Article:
Politics


Serbia: Del Ponte gets assurances war crimes suspects will be arrested




Belgrade, 26 Oct. (AKI) - The UN Yugoslav war crimes tribunal chief prosecutor Carla del Ponte ended a two-day visit to Belgrade on Friday with assurances from president Boris Tadic and prime minister Vojislav Kostunica that Serbian authorities will do everything in their power to locate and arrest the remaining four fugitives indicted for war crimes by the tribunal.

“Serbia is doing everything to complete the cooperation and the state interest is that the war crimes indictees wind up in the Hague tribunal,” Tadic said.

Kostunica added there was “political will” to finish the cooperation with the of the UN's International Criminal Tribunal for the Former Yugoslavia (ICTY) and to arrest the remaining four fugitives, including wartime Bosnian Serb leader Radovan Karadzic and his general Ratko Mladic.

Serbian authorities claim they have no knowledge of where the fugitives may be hiding, but Del Ponte has repeatedly claimed Mladic is hiding in Serbia, while Karadzic’s whereabouts were unknown. She sad it was “very important that the accused find themselves before the tribunal as soon as possible."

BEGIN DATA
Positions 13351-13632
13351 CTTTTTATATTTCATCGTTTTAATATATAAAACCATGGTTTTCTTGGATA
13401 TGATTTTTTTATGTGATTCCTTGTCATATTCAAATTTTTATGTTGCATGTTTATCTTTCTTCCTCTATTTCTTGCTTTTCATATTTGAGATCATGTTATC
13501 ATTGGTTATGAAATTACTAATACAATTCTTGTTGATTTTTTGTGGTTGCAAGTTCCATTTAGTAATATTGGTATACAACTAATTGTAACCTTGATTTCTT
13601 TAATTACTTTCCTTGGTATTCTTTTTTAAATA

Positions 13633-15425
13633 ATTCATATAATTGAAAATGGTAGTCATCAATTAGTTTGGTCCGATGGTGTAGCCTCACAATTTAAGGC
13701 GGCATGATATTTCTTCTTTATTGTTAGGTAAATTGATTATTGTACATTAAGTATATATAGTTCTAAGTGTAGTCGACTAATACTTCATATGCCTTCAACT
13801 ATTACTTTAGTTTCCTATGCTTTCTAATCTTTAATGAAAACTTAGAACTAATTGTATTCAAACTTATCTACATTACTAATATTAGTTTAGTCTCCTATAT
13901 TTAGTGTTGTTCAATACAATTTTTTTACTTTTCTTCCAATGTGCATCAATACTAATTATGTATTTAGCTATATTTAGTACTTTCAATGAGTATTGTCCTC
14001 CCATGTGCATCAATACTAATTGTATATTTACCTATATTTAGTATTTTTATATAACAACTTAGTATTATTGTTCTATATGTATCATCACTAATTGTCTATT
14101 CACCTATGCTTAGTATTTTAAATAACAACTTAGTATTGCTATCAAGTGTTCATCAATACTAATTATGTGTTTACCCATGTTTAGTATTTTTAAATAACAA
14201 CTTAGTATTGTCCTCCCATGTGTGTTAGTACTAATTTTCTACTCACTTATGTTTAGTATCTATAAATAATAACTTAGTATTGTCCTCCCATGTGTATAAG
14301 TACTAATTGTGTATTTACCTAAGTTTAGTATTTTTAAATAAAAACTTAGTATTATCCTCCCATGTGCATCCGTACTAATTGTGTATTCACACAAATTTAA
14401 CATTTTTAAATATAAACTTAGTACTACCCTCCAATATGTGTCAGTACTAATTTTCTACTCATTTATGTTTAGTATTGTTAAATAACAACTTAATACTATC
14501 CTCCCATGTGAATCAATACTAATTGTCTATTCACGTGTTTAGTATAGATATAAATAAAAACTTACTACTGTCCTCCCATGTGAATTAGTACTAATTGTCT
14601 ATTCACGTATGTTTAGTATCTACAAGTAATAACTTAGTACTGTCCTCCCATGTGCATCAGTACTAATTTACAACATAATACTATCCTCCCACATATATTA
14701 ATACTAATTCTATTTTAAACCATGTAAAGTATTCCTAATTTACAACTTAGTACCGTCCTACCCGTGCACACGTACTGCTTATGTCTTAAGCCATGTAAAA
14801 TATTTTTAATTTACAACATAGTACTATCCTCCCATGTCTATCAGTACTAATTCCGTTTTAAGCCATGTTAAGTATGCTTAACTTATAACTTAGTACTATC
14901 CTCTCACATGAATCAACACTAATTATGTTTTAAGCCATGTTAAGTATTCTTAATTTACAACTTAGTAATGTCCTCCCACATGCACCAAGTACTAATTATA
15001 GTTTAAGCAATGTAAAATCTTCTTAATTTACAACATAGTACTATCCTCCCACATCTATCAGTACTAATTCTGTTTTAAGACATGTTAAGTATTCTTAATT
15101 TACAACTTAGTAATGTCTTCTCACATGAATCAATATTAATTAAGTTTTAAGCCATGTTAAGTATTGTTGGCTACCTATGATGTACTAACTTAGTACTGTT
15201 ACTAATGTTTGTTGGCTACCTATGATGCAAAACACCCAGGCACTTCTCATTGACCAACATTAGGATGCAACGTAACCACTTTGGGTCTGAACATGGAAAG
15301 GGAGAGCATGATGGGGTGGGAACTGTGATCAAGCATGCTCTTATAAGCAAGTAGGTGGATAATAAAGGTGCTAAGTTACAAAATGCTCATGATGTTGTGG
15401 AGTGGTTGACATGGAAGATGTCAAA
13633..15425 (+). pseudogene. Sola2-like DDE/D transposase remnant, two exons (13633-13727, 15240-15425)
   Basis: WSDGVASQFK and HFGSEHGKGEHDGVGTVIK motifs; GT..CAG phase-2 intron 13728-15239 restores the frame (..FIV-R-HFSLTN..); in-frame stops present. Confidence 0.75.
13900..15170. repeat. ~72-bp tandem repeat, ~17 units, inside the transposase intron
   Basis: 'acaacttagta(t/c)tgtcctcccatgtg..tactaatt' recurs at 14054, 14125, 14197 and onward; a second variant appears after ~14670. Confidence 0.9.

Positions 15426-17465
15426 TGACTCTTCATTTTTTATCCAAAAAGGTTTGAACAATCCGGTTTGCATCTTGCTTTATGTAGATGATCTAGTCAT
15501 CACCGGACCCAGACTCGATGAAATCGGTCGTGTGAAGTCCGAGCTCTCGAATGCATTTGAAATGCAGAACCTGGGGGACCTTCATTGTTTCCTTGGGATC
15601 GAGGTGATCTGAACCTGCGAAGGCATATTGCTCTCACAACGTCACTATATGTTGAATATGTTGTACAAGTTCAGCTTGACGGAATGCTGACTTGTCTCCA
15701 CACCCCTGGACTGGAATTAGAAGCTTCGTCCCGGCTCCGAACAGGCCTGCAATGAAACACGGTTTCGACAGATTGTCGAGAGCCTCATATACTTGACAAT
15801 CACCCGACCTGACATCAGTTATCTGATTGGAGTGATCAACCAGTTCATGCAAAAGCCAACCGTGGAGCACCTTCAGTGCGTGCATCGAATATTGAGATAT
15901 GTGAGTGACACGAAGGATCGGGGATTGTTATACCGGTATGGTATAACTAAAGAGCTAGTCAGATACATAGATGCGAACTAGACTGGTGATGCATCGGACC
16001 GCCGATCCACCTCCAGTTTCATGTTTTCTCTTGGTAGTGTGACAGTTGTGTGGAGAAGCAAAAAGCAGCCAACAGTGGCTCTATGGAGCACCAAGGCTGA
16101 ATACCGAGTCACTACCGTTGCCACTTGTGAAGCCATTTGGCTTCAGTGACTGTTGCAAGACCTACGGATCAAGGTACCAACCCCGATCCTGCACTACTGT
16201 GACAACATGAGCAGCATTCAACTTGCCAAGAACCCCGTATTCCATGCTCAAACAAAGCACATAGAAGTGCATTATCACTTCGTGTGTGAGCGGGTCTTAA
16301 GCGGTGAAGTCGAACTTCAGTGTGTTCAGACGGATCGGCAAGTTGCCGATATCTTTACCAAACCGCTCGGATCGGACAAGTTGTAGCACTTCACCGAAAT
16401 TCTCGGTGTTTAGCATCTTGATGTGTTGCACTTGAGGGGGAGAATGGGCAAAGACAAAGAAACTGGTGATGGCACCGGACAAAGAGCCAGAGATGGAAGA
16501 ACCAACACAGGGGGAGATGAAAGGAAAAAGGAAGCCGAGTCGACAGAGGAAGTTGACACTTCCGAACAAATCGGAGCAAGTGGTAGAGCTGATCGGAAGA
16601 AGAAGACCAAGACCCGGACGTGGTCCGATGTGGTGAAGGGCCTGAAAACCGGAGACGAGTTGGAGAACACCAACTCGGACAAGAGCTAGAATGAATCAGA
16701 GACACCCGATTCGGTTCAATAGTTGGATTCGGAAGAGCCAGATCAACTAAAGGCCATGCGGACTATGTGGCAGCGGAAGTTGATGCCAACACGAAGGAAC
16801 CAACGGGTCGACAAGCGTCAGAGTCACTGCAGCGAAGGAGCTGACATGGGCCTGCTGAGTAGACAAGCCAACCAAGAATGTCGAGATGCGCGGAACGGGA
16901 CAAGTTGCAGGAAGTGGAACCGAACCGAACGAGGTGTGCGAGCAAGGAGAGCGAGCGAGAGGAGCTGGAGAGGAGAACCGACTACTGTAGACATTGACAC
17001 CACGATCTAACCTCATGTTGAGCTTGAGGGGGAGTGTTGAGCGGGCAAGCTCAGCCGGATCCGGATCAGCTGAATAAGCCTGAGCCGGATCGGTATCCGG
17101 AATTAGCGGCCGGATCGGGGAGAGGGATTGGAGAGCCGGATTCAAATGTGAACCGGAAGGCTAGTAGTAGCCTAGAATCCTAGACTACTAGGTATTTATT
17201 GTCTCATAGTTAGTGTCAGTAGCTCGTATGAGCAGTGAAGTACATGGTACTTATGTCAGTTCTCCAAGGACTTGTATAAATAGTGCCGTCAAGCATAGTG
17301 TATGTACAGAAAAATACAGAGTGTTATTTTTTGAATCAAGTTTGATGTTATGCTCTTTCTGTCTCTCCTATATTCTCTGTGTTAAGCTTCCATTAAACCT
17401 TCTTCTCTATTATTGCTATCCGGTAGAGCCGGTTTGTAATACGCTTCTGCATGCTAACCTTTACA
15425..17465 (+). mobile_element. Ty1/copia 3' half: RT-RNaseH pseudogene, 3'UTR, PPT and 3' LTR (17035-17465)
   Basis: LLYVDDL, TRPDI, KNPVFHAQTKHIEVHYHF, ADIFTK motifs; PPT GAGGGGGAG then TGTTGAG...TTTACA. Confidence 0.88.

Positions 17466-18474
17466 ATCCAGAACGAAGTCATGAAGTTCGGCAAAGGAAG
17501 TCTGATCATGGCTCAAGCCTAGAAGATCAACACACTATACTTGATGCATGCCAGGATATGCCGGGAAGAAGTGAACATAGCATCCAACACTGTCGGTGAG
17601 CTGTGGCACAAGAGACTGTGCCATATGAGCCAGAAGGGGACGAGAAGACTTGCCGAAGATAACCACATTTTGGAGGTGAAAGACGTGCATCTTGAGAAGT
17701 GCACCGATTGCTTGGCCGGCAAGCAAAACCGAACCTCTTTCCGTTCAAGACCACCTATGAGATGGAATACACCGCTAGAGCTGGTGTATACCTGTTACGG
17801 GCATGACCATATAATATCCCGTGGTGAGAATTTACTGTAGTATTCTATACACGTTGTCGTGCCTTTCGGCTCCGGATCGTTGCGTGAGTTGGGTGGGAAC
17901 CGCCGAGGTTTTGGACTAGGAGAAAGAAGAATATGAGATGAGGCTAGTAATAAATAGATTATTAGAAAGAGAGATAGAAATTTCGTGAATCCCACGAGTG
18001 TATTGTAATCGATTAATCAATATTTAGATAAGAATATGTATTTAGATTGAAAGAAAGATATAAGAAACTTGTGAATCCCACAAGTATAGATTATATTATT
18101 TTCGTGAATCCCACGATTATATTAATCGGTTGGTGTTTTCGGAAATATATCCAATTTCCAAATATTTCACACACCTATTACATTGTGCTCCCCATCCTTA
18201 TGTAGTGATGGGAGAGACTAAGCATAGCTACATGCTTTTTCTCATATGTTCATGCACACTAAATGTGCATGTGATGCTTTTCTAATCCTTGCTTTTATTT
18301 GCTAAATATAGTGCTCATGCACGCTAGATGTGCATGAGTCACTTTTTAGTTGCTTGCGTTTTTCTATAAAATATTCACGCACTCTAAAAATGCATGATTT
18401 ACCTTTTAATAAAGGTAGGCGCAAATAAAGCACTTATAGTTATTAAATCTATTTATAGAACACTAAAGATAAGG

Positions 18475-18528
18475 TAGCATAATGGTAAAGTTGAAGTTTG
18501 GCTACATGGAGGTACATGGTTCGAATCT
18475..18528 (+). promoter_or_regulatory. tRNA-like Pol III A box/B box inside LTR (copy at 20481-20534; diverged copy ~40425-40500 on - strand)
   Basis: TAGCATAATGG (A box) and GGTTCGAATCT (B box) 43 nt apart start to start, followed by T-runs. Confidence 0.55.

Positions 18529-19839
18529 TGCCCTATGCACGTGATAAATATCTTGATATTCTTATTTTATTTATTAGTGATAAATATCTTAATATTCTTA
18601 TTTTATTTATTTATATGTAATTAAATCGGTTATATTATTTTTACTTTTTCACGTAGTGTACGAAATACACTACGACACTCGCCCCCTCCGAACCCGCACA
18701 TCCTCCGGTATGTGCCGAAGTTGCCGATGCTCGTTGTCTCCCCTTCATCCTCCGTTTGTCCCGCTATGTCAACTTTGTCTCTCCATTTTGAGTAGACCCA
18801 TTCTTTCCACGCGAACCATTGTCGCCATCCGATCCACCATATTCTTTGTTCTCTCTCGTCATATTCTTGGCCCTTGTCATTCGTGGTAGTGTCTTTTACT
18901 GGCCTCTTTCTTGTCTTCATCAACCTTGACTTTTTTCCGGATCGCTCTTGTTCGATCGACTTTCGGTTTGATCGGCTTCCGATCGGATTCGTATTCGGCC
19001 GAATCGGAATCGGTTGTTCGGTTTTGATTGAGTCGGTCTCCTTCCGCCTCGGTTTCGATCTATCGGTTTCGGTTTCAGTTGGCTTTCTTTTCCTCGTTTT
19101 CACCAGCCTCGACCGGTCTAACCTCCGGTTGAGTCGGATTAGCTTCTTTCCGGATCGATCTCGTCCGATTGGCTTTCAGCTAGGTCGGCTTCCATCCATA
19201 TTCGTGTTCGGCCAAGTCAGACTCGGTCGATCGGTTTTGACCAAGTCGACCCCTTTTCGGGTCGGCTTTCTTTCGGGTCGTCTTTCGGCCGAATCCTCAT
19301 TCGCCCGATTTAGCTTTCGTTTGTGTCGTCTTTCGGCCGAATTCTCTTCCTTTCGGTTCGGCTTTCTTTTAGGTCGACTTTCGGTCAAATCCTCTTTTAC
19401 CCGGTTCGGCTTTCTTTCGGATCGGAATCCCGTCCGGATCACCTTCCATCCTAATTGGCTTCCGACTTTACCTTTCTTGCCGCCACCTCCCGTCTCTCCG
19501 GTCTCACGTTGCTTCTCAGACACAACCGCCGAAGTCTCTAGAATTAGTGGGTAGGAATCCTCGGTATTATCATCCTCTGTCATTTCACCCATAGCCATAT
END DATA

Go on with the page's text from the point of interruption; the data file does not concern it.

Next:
Last week, Del Ponte failed to give a green light for Serbia’s signing up for pre-entry talks with the European Union because Belgrade’s cooperation with the ICTY wasn’t completed. Further EU steps depend on her report after Belgrade visit, but she gave no clue what the report might be.

Del Ponte also talked with special prosecutor for war crimes Vladimir Vukcevic and president of the National council for cooperation with the ICTY Rasim Ljajic, who gave her assurances that they were doing their best to apprehend the fugitives. Ljajic pointed out that Serbia has in the past year handed over to the tribunal close to 20 indictees and said it should be taken into account.

"It is quite discouraging that the tribunal continues to condition Serbia and the EU and keeps prolonging the signing of the Stabilisation and Association agreement,” Ljajic said.

“If our past efforts aren’t valued adequately, I see no motivation for the cooperation to be brought to a successful conclusion,” he said.

 The court has indicted 161 individuals, mostly Serbs, for crimes committed in the 1990s Balkan wars and more than fifty have been sentenced so far.


 

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